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Re-energizing the Beauty Business With Novel Ingredients

Lisa Doyle
  • Innovation is always the name of the game, and some of the best innovations in beauty are behind the scenes—in the ingredients.
  • Natural ingredient options are big right now, but finding a way to translate their claims and make the ingredients relatable to consumers is paramount.
  • Providing provable and demonstrable claims to consumers is the most important aspect of ingredient-based beauty marketing, so make sure what you’re working with is accurate and smart.

A vast majority of today’s consumers fall on far ends of the beauty spectrum—either seeking organic, sustainably sourced products that are as close to nature as possible or looking for the absolute latest and greatest in technology, with the newest scientific innovations utilized in the products’ development. Whatever the target market, beauty product developers are seeking out the ingredients that meet their needs, and suppliers and ingredient developers are providing the back stories on how these formulations come to fruition. Learn how these novel ingredients and the technology behind them are uncovering new opportunities and re-energizing the beauty business.

Naturals With a Twist

Plant-based and sustainably sourced ingredients are nothing new, and even may be expected by many of today’s consumers, but a forward-thinking beauty brand will put a great deal of thought into which naturals will appeal to its target markets and why.

Mode Cosmetics, a New York-based beauty brand, highlights its PotentNaturals, the company’s highly concentrated natural ingredients found in each of its product. “The launch of our Mode Natural Skin High Performance Hydrating Foundation features our PotentNaturals chardonnay and blueberry fruit extracts,” says Mode co-founder Jennifer Isaac. “Our approach with this product was to focus on the benefit of the ingredients while targeting different market segments. Chardonnay, which is a unique ingredient to color cosmetics, is tailored toward the anti-aging market, while blueberry keeps the product young and fresh to equally attract the youth market. Our goal was to tell more than one story to different segments while speaking directly to each demographic’s specific needs and issues.”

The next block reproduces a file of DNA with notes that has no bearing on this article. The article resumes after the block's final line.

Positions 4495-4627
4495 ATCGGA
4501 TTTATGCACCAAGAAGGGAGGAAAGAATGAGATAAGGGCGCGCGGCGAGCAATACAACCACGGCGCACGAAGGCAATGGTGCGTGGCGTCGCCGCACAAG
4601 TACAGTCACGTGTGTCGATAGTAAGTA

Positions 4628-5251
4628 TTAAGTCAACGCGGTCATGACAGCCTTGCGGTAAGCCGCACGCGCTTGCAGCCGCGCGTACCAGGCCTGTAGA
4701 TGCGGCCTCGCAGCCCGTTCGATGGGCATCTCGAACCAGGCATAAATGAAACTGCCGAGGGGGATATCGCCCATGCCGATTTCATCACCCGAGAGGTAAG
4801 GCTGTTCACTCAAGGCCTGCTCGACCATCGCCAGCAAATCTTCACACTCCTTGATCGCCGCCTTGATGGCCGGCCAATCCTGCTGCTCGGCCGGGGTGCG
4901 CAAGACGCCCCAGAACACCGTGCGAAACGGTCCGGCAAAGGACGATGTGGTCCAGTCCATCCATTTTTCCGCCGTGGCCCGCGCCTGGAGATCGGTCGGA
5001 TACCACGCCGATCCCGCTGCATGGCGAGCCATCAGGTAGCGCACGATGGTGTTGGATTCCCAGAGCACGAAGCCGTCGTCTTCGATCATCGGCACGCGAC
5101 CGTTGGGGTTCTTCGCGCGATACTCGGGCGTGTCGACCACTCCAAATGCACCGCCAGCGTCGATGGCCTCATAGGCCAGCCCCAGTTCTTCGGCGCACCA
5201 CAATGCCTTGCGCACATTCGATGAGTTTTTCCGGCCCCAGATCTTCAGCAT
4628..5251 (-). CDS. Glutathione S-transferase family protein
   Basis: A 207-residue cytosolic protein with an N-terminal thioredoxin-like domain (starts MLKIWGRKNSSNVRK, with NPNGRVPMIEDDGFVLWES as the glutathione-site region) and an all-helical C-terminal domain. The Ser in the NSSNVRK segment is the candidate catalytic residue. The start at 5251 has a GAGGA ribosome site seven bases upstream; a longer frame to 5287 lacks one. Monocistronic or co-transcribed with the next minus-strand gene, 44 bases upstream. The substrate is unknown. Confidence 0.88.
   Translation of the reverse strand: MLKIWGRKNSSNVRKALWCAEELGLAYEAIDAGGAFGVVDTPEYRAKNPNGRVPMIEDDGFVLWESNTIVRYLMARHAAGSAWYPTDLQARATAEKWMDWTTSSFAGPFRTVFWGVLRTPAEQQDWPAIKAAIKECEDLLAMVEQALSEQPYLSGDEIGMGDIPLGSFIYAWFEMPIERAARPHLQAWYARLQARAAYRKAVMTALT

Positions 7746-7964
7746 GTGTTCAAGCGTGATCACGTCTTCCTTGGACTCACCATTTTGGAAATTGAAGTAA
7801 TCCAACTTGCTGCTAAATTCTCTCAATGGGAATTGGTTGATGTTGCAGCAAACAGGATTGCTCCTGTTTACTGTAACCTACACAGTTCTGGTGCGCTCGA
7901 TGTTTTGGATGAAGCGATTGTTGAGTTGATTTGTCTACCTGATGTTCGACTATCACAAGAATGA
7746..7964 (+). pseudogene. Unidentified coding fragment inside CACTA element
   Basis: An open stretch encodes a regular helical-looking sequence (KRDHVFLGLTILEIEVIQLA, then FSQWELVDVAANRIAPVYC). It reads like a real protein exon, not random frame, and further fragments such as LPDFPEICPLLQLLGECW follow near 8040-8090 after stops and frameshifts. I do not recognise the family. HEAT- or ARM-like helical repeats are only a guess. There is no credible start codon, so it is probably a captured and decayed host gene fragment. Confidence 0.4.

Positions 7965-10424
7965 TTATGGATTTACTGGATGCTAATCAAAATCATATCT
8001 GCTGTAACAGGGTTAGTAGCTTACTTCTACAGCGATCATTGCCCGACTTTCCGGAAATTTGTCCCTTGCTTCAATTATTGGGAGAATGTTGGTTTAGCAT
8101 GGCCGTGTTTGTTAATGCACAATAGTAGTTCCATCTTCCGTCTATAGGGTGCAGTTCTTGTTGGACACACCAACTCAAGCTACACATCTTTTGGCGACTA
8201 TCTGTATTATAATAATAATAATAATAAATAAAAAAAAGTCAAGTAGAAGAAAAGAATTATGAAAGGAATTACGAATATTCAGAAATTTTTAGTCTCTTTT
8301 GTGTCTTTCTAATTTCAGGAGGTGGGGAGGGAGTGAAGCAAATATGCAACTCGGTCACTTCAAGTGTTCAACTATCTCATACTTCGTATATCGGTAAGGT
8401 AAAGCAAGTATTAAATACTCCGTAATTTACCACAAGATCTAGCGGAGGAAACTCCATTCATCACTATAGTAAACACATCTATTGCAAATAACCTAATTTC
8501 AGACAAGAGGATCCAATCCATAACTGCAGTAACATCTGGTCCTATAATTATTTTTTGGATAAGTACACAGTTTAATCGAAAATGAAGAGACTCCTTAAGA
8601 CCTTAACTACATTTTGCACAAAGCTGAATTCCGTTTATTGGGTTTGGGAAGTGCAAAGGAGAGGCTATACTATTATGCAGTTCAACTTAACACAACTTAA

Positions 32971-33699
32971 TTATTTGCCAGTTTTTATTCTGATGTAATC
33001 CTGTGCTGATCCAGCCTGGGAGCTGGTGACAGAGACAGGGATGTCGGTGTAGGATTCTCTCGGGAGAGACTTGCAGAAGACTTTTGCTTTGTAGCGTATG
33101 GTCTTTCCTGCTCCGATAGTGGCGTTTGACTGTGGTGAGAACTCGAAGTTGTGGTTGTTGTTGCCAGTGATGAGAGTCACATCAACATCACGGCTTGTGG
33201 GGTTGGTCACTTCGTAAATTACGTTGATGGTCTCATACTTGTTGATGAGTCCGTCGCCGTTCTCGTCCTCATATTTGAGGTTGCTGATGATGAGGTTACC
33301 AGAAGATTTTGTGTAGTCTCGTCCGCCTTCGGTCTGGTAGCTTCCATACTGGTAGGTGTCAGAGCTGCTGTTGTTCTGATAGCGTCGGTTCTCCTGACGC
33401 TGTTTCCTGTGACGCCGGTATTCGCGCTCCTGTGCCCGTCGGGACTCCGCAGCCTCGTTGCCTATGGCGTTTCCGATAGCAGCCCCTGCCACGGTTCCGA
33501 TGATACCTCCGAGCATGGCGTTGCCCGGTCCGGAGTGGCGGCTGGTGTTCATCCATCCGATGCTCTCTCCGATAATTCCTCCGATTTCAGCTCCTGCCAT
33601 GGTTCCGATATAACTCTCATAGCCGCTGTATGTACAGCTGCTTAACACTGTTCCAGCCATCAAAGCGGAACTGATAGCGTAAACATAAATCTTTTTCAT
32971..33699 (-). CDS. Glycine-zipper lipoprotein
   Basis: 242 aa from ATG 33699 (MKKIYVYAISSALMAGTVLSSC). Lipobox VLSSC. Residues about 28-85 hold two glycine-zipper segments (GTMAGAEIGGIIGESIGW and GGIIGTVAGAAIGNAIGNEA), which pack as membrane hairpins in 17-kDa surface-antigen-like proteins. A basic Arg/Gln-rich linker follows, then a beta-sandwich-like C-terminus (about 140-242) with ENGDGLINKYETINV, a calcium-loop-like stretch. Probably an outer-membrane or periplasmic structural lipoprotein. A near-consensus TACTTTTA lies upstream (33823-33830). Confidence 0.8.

Also delivering upon the eco-friendly factor, Evonik Industries’ Tego Feel Green, a natural cellulose particle from renewable sources, is an odorless soft white powder that provides homogenous texture in a formulation, increases absorption and provides a matte finish to the skin without the shine. “This more even skin tone is desirable for all types of makeup,” says Anna Howe, applied technology manager, personal care North America, Evonik. “This completely new chemistry is an unmodified cellulose particle that can be used at 0.3–3% in emulsions. That low use level can give our customers a major cost advantage.”

And green ingredients are reinvigorating the hair care market, as well. The Plantasil line from BASF is made up of silicone-free actives for hair care, including Plantasil Micro, a transparent microemulsion based on renewable raw materials. According to BASF, the Plantasil Micro conditioning agent is a blended surfactant-oil system that can help deliver the conditioning performance of similar shampoos made with silicones when the ingredient is combined with cationics.

For the ethnic hair care market, BASF introduced Plantasil Relaxcare. “This innovative new product is based on a new technology that strengthens and reduces damage to hair during treatment without compromising the straightening efficacy,” says Laura Partynski, marketing communications manager, BASF.

Ahead of Its Time